The State of the Puppies Up to Now For those of you not familiar with the current controversy about the Hugo Award in Science Fiction, go here, here, and here to read up on what is happening. I do have skin in the game. I am a Worldcon supporting member, and I have long standing friendships and correspondences with several authors and editors and artists in science fiction. I am also a feminist, an anti-racist ally, an LGBTQ ally, and overall what the Hugo Sad Puppies would call a “SJW” (social justice warrior, meant as a pejorative when they say it). I am not going to try to diagnose anyone involved in this issue, I am only going to discuss some broad psychological principles that apply. I am trained in social work, and hold a license to practice in the state of Missouri. My “day job” is as a psychotherapist in my own practice, and I have specialized over the last ten years on issues of poverty, trauma, and personality disorders, with a lot of depression and anxiety thrown in. I have had a fascination with, and have done a lot of work with, people who abuse. The basic premise
Okay, so my house has spots and saggy bits, as I’ve said before. It’s remodeling time. Last week a guy came by to measure up the house and give us an estimate on new siding, windows, soffit and fascia, and maybe even insulation in the attic (Ouch! That sticker price was high). This week, Husband and I are heading to the bank for a talk with our friendly local bank (big banks are evil!!!!) about a consolidation/home improvement loan in order to get that done and reduce our credit card debt and bring the payments down. It’s not ideal (we would rather have been able to do it with cash), but it looks like we are finally making steps toward having a house that doesn’t have a breeze through it in the middle of winter. This is exciting stuff, on a par with the year we got a real live furnace (prior to that we were heating the downstairs with a floor furnace that was over 50 years old, and the upstairs with a standing unit that only heated one room. Mostly we hung out in front of the wood stove), and the year we got a new roof and it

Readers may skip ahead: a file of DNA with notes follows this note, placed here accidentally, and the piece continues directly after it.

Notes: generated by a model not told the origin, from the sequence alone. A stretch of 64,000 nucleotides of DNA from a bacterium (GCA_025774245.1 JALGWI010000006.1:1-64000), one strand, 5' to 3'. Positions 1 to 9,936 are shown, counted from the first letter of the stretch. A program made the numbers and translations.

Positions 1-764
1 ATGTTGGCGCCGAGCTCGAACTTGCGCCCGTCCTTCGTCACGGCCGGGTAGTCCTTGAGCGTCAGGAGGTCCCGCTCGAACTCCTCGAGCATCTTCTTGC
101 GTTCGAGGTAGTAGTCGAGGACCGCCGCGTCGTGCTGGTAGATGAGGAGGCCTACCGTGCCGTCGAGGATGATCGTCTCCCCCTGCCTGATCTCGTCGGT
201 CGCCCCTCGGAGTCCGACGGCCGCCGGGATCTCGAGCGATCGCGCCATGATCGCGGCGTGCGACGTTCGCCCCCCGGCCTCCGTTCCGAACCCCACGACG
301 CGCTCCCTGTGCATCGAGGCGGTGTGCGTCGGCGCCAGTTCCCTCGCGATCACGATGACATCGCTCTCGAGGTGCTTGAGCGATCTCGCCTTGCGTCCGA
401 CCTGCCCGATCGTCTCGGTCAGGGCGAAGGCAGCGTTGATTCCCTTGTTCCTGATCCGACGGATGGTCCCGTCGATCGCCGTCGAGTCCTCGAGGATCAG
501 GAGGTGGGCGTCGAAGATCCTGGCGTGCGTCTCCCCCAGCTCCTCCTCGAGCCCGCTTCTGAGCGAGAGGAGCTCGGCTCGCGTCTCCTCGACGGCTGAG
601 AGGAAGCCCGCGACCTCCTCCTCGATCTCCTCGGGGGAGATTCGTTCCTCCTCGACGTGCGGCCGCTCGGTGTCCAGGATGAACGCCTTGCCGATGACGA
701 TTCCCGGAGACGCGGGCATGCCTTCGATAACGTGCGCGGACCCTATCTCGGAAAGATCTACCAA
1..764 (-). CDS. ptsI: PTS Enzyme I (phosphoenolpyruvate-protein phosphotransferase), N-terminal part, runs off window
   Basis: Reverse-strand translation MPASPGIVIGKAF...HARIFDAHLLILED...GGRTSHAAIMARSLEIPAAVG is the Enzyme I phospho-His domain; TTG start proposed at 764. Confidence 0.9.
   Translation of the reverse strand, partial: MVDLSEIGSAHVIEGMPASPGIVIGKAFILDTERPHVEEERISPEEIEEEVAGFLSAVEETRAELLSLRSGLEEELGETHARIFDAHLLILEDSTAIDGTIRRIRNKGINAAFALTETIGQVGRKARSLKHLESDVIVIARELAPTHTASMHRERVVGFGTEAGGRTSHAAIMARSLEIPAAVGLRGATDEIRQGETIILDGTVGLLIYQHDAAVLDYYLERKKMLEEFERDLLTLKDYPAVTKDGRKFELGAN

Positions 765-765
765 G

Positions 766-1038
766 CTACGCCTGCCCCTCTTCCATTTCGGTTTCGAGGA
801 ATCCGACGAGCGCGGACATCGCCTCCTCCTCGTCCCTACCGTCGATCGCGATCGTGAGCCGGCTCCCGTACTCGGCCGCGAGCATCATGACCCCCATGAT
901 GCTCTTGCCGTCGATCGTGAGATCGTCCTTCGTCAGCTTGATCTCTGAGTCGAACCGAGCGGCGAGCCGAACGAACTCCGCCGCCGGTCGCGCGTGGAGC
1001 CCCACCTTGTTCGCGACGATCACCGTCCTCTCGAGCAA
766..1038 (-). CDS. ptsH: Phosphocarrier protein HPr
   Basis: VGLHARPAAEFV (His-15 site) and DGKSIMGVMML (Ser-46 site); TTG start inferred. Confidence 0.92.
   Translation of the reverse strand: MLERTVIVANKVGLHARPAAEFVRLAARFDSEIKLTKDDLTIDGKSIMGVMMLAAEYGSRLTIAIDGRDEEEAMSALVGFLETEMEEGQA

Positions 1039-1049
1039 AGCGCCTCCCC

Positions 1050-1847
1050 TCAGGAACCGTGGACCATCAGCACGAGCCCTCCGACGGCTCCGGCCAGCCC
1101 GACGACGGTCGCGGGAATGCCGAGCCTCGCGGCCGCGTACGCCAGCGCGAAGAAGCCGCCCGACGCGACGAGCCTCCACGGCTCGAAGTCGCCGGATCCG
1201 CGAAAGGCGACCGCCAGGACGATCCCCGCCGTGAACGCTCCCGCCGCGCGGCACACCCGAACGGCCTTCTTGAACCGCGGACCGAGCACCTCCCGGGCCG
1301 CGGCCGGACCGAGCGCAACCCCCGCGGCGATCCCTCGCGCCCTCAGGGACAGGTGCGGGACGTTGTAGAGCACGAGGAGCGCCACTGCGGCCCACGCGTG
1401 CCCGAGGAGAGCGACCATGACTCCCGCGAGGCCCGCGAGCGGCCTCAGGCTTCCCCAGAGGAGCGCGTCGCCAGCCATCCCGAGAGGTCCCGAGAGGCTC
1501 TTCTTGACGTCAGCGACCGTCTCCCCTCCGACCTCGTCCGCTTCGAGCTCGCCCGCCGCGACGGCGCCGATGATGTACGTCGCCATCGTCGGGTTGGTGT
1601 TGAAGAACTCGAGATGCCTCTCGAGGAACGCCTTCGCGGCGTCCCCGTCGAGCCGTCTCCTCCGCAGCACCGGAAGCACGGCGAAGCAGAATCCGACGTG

I live in Independence MO, which is an unusual town in many respects. It is overshadowed in terms of size by Kansas City to the west, but Independence is the older city, and the county seat. It is the first home of the Latter Day Saints before they moved west, and when they left they left the Community of Christ, an offshoot of the LDS church, to form their own religious center here. Both churches firmly believe that Independence is the literal paradise the Bible promises, which many find ironic due to the severe methamphetamine epidemic that swept through here in the late nineties and still leaves its mark on the town. Independence is also the home of Harry Truman, and the town from which pioneers headed west left in their wagons. Like our town, the people are a well of contradictions, and this is reflected in these two deaths. And two teenage boys died last week here, Mason Atagi and Dylan Thompson. I didn’t know either of them, but this is a small enough community that I was affected by both of their deaths, and my youngest sons was “friends of friends” with both of them. What I say